I'm planning to buy this top ASX ETF for my child

This investment ticks many of the boxes I'm looking for.

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I want to be able to teach my child about investing in ASX shares to help them financially in the future, and to share the power of compounding. I plan to use the ASX ETF BetaShares Global Sustainability Leaders ETF (ASX: ETHI) to help me do that.

My child won't turn 20 for many years yet, leaving plenty of time for the money to grow.

Compounding is a very powerful tool – it can turn $1,000 into $2,600 after 10 years if it grows by 10% per annum. The figure becomes $6,700 if it grows by 10% annually for 20 years.

Why I like the ETHI ETF

For starters, it offers the type of strong diversification that I'd want from an ASX exchange-traded fund (ETF).

Being able to buy a basket of 300 shares from across the world is appealing. I don't want to make an Australian-focused investment and miss out on the rest of the global share market and global economy.

The fund invests in some of the world's leading businesses such as Nvidia, Visa, Mastercard, Apple, Home Depot, Toyota, ASML and Salesforce.

But I'm not interested in it just because it offers diversification and has strong holdings, though that helps a lot.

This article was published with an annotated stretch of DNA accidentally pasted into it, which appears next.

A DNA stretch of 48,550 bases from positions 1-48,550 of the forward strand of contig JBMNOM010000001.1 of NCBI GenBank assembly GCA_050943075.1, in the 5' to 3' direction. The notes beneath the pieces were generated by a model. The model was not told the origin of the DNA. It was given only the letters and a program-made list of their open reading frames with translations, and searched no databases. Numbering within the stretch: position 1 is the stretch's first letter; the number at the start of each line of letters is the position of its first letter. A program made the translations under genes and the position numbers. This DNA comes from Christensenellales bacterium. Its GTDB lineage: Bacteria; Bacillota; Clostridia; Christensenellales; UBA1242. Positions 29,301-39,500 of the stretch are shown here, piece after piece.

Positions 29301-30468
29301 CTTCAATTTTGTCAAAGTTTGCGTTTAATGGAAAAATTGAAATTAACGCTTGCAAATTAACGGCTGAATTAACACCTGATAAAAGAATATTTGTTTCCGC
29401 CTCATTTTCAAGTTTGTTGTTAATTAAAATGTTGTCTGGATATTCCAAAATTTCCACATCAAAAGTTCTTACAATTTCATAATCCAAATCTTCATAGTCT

It also has an ethical overlay that ensures it's only invested in climate leaders. The ASX ETF excludes various sectors such as tobacco, weapons, alcohol, gambling and so on. It avoids businesses that lack gender diversity on the board and does not invest in businesses where there are supply chain concerns (such as child labour).

I think owning a portfolio of large, environmentally sustainable and ethical companies can perform well.

Whether it's coincidence or influential that these ethical businesses have performed well, the ETHI ETF has delivered an average return per annum of 17.6% since it started in January 2017.

I think it's the type of investment that could help grow in value for my child over the longer term, it can do well for the planet, and we can feel good owning it. The annual management fee is just 0.59%, which I think is reasonable for how much work has gone into constructing the portfolio.

Motley Fool contributor Tristan Harrison has no position in any of the stocks mentioned. The Motley Fool Australia's parent company Motley Fool Holdings Inc. has positions in and has recommended ASML, Apple, Home Depot, Mastercard, Nvidia, Salesforce, and Visa. The Motley Fool Australia's parent company Motley Fool Holdings Inc. has recommended the following options: long January 2025 $370 calls on Mastercard and short January 2025 $380 calls on Mastercard. The Motley Fool Australia has recommended ASML, Apple, Mastercard, Nvidia, and Salesforce. The Motley Fool has a disclosure policy. This article contains general investment advice only (under AFSL 400691). Authorised by Scott Phillips.

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